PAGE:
Contractors hired by the U.S. Army Corps of Engineers started demolishing homes in Martin this week and officials confirm that the low income housing facility in Martin will be rebuilt on Varia Mountain as part of the project.
As of Tuesday, contractors had demolished a home that previously belonged to former Martin City Council Member Eulene Ratliff on Main Street, as well as three homes on Jenny’s Street. A church in that area is also slated to be demolished.
The demolitions mark the beginning of the end of a project that started nearly two decades ago and was initially expected to be finished three years ago.
Brandon Moore, project manager with the U.S. Army Corps of Engineers’ Huntington District, said 66 tracts of properties are left to be acquired.
“What we’re doing is, we are prioritizing those tracts based on the phase of construction,” Moore said. “So, the tracts associated with the early phase of construction will be prioritized first, and then we’ll move on to the other areas in the subsequent phasing of the project.”
He said the Corps is acquiring properties, demolishing them and clearing land that’s needed for the second phase of this project.
“As we’re able to work through our process to acquire properties and give the equitable compensation to those landowners for that acquisition, we will be working to acquire and demolish additional structures in the area,” Moore said.
He said the project is now 74 percent completed.
Construction of the redevelopment site (Phase 2) is anticipated to begin in the fall of 2020, Moore reported, and is expected to be done in 2023, but the entire project will take several more years to complete.
Moore reported that the federal government has spent $66.8 million so far on the Martin redevelopment — about $16.8 more than officials reported had been spent to date in July 2018, when the total was about $50 million.
Last July, the former project manager reported a final completion date of all phases of construction to be 2025. Moore, however, said the final phase is currently expected to be finished in 2027. The project was originally scheduled to be finished in 2016, but officials say funding held up the progress.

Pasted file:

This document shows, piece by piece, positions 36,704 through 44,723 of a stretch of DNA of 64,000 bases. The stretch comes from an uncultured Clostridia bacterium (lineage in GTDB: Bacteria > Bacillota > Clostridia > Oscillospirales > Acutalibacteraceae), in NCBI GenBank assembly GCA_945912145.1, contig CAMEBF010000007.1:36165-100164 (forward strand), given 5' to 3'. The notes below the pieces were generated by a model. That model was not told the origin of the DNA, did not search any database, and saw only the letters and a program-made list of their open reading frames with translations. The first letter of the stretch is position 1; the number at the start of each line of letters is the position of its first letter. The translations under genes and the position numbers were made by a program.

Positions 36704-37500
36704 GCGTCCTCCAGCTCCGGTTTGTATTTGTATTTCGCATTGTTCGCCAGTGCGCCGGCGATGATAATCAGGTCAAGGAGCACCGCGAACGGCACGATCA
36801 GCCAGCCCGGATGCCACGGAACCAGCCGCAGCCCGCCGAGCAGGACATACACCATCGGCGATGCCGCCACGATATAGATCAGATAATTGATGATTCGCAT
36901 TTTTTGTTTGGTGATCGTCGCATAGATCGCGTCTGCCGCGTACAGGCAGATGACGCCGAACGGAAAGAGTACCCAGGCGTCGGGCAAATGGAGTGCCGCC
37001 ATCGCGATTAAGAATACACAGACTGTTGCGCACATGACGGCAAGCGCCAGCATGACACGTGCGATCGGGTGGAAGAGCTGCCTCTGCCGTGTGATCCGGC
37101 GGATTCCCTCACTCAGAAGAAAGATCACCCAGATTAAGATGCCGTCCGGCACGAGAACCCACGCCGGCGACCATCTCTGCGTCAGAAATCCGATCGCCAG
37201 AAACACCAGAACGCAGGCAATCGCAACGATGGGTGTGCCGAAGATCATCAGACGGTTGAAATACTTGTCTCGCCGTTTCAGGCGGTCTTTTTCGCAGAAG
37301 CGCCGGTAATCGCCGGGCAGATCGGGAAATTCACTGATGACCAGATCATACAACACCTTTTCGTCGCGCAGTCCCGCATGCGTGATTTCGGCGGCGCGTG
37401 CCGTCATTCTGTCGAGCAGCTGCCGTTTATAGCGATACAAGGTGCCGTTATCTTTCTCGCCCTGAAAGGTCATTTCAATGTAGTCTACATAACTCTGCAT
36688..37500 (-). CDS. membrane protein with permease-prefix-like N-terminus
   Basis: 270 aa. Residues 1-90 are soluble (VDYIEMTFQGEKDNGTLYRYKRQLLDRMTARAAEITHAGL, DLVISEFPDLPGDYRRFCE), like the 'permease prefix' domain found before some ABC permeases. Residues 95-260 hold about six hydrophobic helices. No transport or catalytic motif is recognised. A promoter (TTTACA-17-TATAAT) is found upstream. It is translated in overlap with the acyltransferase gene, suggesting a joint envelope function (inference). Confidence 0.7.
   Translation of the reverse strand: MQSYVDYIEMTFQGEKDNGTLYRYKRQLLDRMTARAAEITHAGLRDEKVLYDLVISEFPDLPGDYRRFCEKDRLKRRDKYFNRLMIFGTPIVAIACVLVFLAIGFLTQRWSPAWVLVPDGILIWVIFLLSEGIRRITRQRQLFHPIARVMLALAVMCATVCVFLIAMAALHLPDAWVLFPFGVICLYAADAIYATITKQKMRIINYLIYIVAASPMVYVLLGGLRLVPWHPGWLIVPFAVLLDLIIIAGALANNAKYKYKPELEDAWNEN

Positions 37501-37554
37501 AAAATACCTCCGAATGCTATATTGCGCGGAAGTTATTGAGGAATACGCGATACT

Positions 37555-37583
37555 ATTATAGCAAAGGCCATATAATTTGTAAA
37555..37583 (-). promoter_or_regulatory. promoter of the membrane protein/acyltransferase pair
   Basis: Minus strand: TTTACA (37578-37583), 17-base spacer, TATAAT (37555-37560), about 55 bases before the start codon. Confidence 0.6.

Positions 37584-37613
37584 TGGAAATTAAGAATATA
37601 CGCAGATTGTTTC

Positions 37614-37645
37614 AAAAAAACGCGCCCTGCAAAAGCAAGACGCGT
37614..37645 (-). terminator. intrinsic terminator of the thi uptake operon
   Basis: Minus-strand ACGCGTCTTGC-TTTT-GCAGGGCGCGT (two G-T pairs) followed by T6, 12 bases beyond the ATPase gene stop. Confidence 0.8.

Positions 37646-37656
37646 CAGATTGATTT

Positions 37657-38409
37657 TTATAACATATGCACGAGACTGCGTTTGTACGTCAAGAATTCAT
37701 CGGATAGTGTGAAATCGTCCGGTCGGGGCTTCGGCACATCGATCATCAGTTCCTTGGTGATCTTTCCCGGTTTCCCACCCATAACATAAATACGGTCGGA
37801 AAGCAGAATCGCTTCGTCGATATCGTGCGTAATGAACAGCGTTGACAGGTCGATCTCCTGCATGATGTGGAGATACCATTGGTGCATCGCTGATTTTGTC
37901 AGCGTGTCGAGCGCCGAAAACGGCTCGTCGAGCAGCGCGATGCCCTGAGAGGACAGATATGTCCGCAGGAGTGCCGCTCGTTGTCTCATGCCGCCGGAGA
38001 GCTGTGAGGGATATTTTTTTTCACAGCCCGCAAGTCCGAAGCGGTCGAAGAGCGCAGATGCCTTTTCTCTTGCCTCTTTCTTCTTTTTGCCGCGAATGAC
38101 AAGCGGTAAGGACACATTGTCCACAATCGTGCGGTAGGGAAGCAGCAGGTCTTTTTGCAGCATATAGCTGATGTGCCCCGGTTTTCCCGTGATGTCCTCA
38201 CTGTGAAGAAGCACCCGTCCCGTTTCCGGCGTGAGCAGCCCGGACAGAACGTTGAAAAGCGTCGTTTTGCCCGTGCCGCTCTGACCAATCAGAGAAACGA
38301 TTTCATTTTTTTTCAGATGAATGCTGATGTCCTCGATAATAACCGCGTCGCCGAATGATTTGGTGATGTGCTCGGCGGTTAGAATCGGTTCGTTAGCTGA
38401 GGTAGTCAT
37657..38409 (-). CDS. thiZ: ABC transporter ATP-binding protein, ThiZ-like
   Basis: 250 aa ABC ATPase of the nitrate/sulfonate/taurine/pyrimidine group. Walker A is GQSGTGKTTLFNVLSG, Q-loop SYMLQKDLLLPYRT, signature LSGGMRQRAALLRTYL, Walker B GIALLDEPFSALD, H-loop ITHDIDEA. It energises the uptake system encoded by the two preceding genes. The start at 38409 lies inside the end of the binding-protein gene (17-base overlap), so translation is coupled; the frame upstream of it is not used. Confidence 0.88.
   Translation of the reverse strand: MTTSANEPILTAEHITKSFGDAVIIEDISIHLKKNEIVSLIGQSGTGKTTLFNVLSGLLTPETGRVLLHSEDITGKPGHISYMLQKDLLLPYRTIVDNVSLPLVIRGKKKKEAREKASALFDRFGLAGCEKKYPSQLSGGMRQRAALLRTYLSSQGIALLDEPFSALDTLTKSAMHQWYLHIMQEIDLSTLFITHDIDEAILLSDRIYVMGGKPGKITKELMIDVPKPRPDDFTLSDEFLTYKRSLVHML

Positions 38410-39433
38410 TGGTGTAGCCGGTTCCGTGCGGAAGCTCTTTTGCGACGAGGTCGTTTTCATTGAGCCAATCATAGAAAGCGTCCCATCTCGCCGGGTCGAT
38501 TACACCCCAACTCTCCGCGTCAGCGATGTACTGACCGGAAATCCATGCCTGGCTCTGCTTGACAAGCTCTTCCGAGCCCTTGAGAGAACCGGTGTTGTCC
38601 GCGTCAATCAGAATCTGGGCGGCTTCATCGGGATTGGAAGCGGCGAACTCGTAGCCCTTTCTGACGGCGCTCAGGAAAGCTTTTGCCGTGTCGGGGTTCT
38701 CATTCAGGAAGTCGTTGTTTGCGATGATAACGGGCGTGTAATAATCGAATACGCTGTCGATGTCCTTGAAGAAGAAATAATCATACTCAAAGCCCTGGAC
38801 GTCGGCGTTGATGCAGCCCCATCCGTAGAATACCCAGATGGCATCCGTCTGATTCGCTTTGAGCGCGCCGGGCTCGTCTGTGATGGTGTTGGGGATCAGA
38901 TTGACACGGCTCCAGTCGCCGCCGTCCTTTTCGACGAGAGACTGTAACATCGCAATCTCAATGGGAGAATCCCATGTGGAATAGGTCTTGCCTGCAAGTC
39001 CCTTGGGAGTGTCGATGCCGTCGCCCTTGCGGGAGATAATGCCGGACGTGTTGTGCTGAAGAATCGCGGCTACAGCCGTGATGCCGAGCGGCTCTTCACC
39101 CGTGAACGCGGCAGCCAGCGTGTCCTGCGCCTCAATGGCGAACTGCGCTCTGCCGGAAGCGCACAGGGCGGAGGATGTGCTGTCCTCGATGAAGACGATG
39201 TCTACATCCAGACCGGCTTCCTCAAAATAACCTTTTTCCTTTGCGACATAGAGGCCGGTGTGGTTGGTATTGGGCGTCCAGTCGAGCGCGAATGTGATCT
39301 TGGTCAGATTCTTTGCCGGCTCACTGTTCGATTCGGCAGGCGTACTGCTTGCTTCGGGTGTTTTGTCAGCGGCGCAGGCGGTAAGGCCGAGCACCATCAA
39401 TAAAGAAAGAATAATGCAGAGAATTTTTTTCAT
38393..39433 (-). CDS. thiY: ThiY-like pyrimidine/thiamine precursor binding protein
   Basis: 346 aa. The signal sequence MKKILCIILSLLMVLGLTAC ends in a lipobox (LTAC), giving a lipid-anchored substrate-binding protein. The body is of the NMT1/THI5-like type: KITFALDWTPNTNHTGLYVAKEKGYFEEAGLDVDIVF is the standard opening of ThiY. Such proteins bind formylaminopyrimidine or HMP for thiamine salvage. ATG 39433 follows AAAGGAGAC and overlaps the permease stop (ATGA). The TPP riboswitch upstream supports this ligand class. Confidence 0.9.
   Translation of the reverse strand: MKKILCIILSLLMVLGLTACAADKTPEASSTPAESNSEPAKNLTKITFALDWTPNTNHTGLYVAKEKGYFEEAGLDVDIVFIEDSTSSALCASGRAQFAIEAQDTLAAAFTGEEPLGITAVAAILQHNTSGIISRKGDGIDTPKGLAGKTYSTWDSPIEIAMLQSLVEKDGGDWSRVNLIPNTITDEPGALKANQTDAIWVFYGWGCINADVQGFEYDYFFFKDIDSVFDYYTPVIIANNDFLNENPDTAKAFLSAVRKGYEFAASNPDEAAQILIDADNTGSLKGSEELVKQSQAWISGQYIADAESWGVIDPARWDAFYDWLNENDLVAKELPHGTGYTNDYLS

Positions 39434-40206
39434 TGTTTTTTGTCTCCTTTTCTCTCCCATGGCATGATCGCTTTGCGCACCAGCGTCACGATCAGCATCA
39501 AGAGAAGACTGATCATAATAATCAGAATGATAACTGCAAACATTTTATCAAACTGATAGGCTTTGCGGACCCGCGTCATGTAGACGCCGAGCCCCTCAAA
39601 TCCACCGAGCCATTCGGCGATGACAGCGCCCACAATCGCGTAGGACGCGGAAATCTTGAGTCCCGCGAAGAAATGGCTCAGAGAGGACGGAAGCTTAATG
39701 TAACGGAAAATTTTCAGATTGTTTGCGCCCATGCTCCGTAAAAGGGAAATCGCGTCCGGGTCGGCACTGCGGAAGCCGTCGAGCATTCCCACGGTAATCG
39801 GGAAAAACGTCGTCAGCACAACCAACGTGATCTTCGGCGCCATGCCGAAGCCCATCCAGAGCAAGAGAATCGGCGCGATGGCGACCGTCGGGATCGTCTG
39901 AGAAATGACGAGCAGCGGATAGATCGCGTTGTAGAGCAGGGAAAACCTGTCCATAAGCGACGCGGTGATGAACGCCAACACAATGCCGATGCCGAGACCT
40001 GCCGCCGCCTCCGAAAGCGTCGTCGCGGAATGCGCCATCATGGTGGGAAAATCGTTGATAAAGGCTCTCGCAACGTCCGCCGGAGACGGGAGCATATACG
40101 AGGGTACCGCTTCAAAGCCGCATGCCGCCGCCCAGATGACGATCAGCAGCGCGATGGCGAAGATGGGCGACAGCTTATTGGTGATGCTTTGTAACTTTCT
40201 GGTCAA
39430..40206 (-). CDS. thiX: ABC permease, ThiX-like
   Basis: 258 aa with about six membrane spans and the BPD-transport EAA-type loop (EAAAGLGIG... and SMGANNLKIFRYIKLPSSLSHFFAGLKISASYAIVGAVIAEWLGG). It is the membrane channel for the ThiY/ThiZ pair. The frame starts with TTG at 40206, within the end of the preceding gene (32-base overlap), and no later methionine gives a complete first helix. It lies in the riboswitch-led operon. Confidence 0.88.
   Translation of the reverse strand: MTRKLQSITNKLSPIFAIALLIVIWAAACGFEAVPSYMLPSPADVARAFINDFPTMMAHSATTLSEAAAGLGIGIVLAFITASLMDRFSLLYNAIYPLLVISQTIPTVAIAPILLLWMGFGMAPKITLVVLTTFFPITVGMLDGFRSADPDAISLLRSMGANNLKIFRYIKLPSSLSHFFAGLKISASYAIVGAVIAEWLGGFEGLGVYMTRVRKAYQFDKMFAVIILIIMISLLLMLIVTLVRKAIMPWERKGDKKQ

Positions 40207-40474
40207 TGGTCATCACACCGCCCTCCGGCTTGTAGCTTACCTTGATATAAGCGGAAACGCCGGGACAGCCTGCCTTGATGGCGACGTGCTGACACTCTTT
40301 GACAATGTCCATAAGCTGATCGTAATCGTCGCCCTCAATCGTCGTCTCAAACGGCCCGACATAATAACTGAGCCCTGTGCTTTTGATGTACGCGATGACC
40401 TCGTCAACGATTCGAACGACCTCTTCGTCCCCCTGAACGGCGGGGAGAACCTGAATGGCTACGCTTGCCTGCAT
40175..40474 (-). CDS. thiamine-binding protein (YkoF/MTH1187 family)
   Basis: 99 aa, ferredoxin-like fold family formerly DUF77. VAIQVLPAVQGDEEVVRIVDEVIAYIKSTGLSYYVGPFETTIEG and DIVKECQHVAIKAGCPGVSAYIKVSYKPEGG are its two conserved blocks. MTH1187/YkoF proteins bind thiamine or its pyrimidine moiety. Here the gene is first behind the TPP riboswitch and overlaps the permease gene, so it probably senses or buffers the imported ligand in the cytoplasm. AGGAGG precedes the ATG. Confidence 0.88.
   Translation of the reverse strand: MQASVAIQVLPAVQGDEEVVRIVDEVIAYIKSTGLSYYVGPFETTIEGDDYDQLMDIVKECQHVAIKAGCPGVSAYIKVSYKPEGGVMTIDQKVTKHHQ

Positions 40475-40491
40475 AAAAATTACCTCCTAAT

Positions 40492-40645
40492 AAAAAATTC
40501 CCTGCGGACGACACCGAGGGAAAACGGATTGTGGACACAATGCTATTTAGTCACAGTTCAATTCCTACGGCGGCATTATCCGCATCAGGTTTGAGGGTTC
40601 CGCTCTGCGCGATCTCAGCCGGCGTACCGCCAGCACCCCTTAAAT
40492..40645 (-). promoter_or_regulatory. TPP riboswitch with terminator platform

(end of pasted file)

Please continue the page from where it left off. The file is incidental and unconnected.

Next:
All funding has now been appropriated, Moore said. Last year, Congress appropriated $80 million to complete the project.
“Part of the challenge with the time that it’s taken to this point, of course, is the incremental funding that we received,” Moore said. “So, we received portions of the project funding, so we could only make incremental progress, of course, because there’s been gaps in the funding. But now, we’re basically funded, this project is funded to completion, so we’re able to basically, to kind of aggressively pursue the tasks and contract actions and work that we need to perform to make good progress on this project. And we’ve been able to do that over the past couple of years.”
Moore reported all work in project’s first phase is now completed, and he noted that officials are currently reviewing a “punch list” of items for the Renaissance Learning Center, which was ready to open this fall.
The project is geared to alleviate flooding in the city, which has been flooded numerous times.
“Primarily, we are providing a site for potential redevelopment by the citizens and business of the town of Martin, which is located out of the floodway,” Moore said. “So we are providing space that’s elevated out of the floodway ... The main goal is to get them out of the floodway so when future floods occur, there are no damages to the businesses and properties within the area,” Moore said.
He said the Corps is working to expedite the project.
“The Corps is working to partner with Floyd County as the project sponsor and town of Martin as the main stakeholder to reduce flood impacts in the area,” Moore said. “And we’re working hard to expedite the project as much as possible.”
Years ago, workers removed about one million cubic yards of spoil from what’s now known as Varia Mountain, where the city hall, fire department and the new Renaissance Learning Center was located. That spoil was moved to Mayo Hollow, where it now spans about 17.5 acres. The spoil will be excavated as part of the project and used — after all structures in Martin’s downtown area are demolished — to fill in the low-lying areas of Martin above the flood stage.
Last year, Corps officials reported that the low-lying areas of the town would be built up to the height of the Martin Housing Authority’s low-income housing facility and senior citizens center, which are elevated on a hillside above the downtown area.
In June, however, the U.S. Army Corps of Engineers Huntington District proposed the acquisition of the low income housing unit from the Martin Housing Authority and the reconstruction of that facility on Varia Mountain.
Moore said that plan has now been adopted.
“We intend to proceed with that,” he said.
He said the Corps is currently seeking bids for that part of the project.
“We basically are in the process of soliciting and potentially awarding the contract for the construction and relocation of the low income housing site to the Phase 1 development site,” Moore said. “So, our plan right now is to place that adjacent to the alternative school ... The plan is to construct a new one and place it in that location.”
The cost of that part of the project is not yet determined, he said, because the bid process is still underway. He said the acquisition of the facility will not take place until the new facility is built on Varia Mountain.
In addition to the demolitions undertaken this week, the Corps is also working with a contractor to build an emergency access road from Varia Mountain to Ice Plant Hollow. In June 2018, the Corps granted the $1.6 million contract to Eclipse Companies of Ohio for the construction of the road.
City street signs have been removed in the area where homes are set to be torn down.